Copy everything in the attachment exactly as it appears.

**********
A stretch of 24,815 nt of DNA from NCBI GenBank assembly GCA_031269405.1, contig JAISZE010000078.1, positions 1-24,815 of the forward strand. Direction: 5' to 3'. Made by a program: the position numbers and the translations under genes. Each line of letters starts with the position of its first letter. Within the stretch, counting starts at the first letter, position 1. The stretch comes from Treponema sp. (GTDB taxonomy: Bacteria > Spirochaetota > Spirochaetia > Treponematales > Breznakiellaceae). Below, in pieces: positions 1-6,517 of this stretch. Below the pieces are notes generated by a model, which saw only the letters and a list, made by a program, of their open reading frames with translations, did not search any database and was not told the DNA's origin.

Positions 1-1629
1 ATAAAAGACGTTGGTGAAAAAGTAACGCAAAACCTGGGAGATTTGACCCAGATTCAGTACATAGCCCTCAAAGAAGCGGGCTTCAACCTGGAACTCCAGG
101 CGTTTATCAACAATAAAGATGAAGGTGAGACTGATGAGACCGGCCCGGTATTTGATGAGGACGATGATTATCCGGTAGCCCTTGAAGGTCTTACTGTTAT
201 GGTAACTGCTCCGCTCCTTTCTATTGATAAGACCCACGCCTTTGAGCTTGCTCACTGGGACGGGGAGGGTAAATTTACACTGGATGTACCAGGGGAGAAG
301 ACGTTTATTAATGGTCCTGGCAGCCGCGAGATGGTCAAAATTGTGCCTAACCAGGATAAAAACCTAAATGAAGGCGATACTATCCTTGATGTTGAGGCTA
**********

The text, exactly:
A stretch of 24,815 nt of DNA from NCBI GenBank assembly GCA_031269405.1, contig JAISZE010000078.1, positions 1-24,815 of the forward strand. Direction: 5' to 3'. Made by a program: the position numbers and the translations under genes. Each line of letters starts with the position of its first letter. Within the stretch, counting starts at the first letter, position 1. The stretch comes from Treponema sp. (GTDB taxonomy: Bacteria > Spirochaetota > Spirochaetia > Treponematales > Breznakiellaceae). Below, in pieces: positions 1-6,517 of this stretch. Below the pieces are notes generated by a model, which saw only the letters and a list, made by a program, of their open reading frames with translations, did not search any database and was not told the DNA's origin.

Positions 1-1629
1 ATAAAAGACGTTGGTGAAAAAGTAACGCAAAACCTGGGAGATTTGACCCAGATTCAGTACATAGCCCTCAAAGAAGCGGGCTTCAACCTGGAACTCCAGG
101 CGTTTATCAACAATAAAGATGAAGGTGAGACTGATGAGACCGGCCCGGTATTTGATGAGGACGATGATTATCCGGTAGCCCTTGAAGGTCTTACTGTTAT
201 GGTAACTGCTCCGCTCCTTTCTATTGATAAGACCCACGCCTTTGAGCTTGCTCACTGGGACGGGGAGGGTAAATTTACACTGGATGTACCAGGGGAGAAG
301 ACGTTTATTAATGGTCCTGGCAGCCGCGAGATGGTCAAAATTGTGCCTAACCAGGATAAAAACCTAAATGAAGGCGATACTATCCTTGATGTTGAGGCTA